Osteoporosis ("porous bones") is by far the most common bone disease, marked by an increased risk of bone fractures due to weak or thin bones. Although it is often equated with postmenopausal women, men aren't safe from osteoporosis either. According to a 2012 report by the U.S. Centers for Disease Control and Prevention, approximately 4 percent of men over 50 years of age have the bone disease, and 38 percent of men in that age group have a condition called low bone mass (often a precursor to osteoporosis).
What's more, research suggests that one out of five men over 50 years old get at least one bone fracture in their lives. And though fractures are less common in men (about half of women over 50 are expected to get a bone fracture), the outcomes of their fractures are more serious. "The mortality from fractures is higher in men," says Dr. René Rizzoli, head of the Division of Bone Diseases at Geneva University Hospitals in Switzerland.
Osteoporosis and bone fractures don't have to be a part of the aging process – they can usually be prevented with certain lifestyle changes. Here are 10 simple tips to keep your bones healthy and strong.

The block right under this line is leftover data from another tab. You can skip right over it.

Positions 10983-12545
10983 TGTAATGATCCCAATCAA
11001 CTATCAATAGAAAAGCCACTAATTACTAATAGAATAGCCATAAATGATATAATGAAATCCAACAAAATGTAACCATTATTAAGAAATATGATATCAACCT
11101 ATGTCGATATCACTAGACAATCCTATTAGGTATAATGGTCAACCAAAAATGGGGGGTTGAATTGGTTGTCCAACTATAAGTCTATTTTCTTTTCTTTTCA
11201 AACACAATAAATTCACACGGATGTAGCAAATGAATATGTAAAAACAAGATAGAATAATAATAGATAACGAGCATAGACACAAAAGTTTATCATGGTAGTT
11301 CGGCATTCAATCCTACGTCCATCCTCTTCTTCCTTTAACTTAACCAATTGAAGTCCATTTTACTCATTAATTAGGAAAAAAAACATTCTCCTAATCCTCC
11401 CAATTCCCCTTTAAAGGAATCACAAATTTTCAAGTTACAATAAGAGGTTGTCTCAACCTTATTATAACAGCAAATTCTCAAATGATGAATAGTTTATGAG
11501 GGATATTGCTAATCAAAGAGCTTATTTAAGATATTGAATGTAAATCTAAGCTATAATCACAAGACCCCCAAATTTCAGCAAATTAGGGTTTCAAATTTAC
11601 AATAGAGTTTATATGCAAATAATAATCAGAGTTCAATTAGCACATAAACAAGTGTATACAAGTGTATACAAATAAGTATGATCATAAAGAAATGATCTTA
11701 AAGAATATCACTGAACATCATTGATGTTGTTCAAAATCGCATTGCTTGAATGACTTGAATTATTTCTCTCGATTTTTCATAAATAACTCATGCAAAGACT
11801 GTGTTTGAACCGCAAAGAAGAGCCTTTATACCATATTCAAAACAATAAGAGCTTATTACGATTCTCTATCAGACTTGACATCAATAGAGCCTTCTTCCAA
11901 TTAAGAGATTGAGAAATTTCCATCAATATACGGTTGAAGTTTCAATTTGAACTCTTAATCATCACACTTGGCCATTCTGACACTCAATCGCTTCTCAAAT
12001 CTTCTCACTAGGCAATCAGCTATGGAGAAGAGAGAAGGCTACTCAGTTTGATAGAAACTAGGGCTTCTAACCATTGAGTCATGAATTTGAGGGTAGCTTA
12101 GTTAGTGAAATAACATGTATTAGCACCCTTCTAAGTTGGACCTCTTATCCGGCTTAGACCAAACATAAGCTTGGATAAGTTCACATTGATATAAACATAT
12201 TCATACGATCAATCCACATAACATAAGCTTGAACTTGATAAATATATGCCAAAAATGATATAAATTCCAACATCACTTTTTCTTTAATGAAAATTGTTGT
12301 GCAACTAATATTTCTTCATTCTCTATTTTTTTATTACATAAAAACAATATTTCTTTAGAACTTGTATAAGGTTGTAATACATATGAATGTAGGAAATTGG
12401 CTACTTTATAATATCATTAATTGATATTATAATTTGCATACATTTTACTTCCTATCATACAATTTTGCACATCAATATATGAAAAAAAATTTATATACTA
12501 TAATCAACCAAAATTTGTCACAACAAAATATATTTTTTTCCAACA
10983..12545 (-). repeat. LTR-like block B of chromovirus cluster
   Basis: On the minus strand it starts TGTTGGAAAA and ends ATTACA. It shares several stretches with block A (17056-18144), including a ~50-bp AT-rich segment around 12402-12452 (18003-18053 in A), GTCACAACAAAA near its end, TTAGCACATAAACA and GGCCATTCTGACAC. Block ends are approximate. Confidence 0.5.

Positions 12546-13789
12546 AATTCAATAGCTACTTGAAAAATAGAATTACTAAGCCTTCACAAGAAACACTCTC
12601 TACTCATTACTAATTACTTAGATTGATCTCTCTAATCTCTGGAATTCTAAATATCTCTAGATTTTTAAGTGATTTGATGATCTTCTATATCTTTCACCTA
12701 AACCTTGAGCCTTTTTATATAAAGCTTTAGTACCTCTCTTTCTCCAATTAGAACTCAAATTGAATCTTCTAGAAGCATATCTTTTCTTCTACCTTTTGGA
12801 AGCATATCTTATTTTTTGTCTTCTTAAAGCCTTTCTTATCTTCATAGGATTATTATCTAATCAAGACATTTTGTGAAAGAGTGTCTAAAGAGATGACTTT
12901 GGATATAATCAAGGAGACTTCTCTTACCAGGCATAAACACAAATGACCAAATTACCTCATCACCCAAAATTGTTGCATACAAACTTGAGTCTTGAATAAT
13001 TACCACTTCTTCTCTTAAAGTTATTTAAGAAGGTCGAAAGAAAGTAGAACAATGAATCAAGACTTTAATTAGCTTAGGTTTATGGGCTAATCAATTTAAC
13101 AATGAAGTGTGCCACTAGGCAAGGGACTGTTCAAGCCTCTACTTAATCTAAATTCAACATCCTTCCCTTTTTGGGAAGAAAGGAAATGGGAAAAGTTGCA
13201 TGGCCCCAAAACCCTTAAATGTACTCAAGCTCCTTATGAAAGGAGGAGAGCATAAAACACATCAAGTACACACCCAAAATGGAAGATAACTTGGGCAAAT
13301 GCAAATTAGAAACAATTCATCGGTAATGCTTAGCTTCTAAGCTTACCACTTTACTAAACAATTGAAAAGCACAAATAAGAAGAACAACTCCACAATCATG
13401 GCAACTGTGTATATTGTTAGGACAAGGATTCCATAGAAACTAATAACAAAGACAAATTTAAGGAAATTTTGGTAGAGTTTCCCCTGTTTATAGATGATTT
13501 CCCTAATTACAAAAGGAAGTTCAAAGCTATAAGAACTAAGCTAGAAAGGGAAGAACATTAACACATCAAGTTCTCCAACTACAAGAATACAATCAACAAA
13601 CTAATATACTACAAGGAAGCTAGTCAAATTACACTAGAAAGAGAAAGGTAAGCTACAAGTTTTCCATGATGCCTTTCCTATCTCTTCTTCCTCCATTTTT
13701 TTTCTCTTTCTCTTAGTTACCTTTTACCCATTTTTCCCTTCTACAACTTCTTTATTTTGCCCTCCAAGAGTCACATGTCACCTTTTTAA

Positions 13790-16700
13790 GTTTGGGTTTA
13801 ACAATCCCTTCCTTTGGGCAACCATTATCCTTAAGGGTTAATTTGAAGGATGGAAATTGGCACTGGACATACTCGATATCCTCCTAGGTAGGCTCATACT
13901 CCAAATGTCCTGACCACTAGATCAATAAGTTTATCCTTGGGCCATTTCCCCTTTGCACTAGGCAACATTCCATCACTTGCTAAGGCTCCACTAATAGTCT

Skip the Vibration Therapy for Now
In recent years, whole-body vibration therapy – in which a machine rapidly vibrates the body to induce bone stress – has gained a lot of attention as a possible method to improve bone health. Though the therapy makes sense in theory, "there still isn't sufficient evidence to recommend it," says Dr. Lewiecki.
For instance, in 2011, a year-long study found that whole-body vibration therapy didn't improve the bone density and structure of postmenopausal women. And in 2013, a three-year-long study led by Harvard University researchers also found no benefit to the therapy. Interestingly, another study from last year showed that the therapy significantly improved the bone strength of adolescents with cerebral palsy. "Still, your best bet is to get regular physical exercise," says Dr. Rizzoli.
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